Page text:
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While tourism in the BVI is reportedly not yet what it was five years ago, it’s coming back in a big way. Most boat charter bases and marinas have been rebuilt or repaired, businesses have reopened, and fuel, groceries and provisions are readily available. As a result, the crowds are growing, so it may take a while to find an open mooring ball, a space at the dock to refuel or a table at a restaurant. But before you get put off by that idea, remember that this is a good thing. After several very tough years, the BVI are finally regaining a sense of normalcy.

The islands narrowly escaped the worst of the 2022 hurricane season, and the region has largely recovered from the twin hurricanes (Irma and Maria) that devastated the islands in 2017. A different kind of natural disaster crippled tourism in 2020 and 2021, as all Caribbean nations imposed Covid quarantines and travel restrictions to stem the pandemic. But by early 2022, the BVI government had started relaxing its Covid protocols. Now that tourism is up, the question becomes: How can cruisers avoid crowds? I suggest going in the spring and fall.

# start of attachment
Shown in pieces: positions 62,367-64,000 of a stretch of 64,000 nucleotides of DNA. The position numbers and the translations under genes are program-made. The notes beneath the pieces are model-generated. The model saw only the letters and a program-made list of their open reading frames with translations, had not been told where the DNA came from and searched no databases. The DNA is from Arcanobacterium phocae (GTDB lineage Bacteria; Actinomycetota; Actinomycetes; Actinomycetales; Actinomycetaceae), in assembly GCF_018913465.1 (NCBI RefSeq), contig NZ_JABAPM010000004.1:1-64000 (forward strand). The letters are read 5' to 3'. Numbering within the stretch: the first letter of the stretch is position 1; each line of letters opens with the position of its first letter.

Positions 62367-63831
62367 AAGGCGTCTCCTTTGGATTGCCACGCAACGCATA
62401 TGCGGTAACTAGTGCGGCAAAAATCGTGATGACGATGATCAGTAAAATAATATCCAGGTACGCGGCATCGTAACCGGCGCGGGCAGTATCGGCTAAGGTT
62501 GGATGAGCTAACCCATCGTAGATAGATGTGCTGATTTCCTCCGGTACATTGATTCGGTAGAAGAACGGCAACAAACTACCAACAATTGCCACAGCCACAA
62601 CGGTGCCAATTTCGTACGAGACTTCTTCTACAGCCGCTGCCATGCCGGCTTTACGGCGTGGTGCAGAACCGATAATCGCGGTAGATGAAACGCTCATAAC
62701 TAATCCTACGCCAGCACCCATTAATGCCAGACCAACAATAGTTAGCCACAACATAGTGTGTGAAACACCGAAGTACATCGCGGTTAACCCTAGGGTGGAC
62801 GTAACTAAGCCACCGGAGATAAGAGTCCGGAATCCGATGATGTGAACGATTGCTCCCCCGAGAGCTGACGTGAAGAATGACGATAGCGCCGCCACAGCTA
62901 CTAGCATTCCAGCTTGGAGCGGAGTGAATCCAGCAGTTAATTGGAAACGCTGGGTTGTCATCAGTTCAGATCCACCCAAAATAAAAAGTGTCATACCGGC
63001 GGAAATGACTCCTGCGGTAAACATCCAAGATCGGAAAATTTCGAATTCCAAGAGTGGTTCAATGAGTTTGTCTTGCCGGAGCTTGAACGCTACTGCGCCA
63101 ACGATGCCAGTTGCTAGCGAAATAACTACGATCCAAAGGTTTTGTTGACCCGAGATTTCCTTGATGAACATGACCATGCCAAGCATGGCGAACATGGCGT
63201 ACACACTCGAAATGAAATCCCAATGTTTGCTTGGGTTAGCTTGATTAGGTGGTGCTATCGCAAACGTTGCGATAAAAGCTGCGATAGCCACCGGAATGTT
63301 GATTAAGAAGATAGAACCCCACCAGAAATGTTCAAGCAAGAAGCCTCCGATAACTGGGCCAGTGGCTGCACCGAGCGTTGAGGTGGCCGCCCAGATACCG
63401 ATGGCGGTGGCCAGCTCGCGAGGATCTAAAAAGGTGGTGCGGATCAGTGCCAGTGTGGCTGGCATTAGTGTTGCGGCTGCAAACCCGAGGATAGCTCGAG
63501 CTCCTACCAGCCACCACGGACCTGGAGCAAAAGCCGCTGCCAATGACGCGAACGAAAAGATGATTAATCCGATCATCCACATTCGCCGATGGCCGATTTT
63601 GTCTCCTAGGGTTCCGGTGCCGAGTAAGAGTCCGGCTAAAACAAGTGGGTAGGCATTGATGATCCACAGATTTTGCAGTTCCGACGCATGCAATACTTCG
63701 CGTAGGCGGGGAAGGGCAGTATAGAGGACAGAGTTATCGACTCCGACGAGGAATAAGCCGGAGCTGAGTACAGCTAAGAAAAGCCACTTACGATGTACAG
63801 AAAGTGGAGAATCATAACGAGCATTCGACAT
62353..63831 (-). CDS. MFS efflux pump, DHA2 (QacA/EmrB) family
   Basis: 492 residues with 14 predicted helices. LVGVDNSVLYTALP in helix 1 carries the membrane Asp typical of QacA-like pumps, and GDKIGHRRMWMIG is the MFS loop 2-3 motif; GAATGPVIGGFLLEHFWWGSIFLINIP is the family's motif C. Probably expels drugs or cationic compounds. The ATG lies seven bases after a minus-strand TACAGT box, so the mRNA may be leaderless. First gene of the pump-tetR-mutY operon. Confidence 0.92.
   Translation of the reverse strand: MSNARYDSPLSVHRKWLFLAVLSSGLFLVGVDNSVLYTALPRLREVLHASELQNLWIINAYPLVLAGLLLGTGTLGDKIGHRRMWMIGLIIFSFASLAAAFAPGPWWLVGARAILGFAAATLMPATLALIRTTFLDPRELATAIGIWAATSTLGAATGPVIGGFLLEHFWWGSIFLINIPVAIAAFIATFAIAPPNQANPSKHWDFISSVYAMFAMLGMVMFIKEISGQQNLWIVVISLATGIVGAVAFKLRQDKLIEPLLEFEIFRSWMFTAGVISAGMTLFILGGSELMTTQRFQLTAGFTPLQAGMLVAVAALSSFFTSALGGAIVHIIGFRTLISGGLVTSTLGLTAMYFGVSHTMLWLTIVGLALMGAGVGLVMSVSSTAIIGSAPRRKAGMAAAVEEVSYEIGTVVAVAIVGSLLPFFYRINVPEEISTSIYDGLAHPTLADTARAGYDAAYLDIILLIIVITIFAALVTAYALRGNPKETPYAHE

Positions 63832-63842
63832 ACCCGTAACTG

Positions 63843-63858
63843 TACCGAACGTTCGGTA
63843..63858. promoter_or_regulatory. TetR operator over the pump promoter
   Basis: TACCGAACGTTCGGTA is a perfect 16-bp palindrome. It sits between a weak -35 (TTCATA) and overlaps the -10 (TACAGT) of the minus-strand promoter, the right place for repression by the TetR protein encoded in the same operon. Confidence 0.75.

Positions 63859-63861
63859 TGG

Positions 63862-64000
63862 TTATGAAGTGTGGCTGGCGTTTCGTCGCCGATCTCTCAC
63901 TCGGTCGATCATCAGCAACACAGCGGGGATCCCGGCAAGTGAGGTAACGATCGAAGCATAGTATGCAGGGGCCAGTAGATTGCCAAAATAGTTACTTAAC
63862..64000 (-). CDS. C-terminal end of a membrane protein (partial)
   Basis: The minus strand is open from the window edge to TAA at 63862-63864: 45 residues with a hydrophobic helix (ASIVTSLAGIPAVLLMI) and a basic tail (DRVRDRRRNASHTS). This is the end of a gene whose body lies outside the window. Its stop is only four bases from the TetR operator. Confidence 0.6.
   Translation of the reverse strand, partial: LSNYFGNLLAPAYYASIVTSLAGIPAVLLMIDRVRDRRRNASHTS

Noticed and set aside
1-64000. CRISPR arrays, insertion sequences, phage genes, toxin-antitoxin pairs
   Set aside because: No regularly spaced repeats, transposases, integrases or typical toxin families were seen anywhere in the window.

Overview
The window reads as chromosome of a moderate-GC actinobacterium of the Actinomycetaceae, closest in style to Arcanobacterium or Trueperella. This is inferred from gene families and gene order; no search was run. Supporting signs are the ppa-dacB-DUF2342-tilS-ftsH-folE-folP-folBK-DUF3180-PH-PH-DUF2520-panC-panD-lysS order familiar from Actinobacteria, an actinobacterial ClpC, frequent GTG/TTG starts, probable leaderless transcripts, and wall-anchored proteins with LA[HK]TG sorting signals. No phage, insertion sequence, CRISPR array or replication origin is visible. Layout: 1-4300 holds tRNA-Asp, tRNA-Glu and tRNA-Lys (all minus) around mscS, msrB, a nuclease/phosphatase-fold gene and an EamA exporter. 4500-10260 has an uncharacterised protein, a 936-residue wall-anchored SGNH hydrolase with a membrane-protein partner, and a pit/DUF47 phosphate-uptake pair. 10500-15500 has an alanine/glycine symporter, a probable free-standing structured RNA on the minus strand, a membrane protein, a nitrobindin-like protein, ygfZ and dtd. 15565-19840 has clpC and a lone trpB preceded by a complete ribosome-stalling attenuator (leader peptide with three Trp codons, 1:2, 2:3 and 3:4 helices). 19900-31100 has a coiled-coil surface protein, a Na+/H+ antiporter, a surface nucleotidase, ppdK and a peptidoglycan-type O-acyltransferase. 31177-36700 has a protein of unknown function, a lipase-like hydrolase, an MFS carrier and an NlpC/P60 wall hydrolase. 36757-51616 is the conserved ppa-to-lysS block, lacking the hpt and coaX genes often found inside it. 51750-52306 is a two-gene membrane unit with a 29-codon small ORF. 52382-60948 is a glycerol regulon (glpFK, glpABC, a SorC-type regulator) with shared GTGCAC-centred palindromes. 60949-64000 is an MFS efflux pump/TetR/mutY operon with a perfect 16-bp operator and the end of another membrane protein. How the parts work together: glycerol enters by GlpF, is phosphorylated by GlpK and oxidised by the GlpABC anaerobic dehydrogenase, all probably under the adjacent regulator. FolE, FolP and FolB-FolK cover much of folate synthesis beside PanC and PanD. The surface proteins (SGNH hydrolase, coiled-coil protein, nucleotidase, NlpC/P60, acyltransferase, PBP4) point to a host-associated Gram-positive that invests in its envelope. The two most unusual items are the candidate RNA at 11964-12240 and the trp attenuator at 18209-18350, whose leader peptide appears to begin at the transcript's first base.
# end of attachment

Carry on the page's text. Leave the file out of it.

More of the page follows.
The updated Foxy’s 

The updated Foxy’s 

I made a voyage through the islands in October on a Moorings 4500 catamaran out of Road Town, Tortola. Moonshadow is owned by David Crichton, a retired surgeon from Colorado. Crichton has sailed all over the world and cruised extensively through the Caribbean, off and on in the BVI for the past 27 years. He enjoys the islands most when he’s got them to himself, which is why we were there in the fall. His crew included his son Scott, a metallurgist, Kim Singleton, a retired health executive, and me. With 10 leisurely days, we had time to meet local islanders and explore off the beaten track.

Having cruised the BVI myself a couple of times in high season over the years, I found this trip stunningly different, simply because we didn’t have to wrestle with hordes of other boaters. On this voyage, we hit virtually every popular destination the islands have to offer: the Bight on Norman Island; the Baths and Leverick Bay on Virgin Gorda; Foxy’s bar, Sandy Spit and the Bubbly Pool on Jost Van Dyke; Soper’s Hole on the West End. At every place, there were always open mooring balls waiting for us, and sometimes ours was the only boat. We got spoiled fast.

The new Willie T 

The new Willie T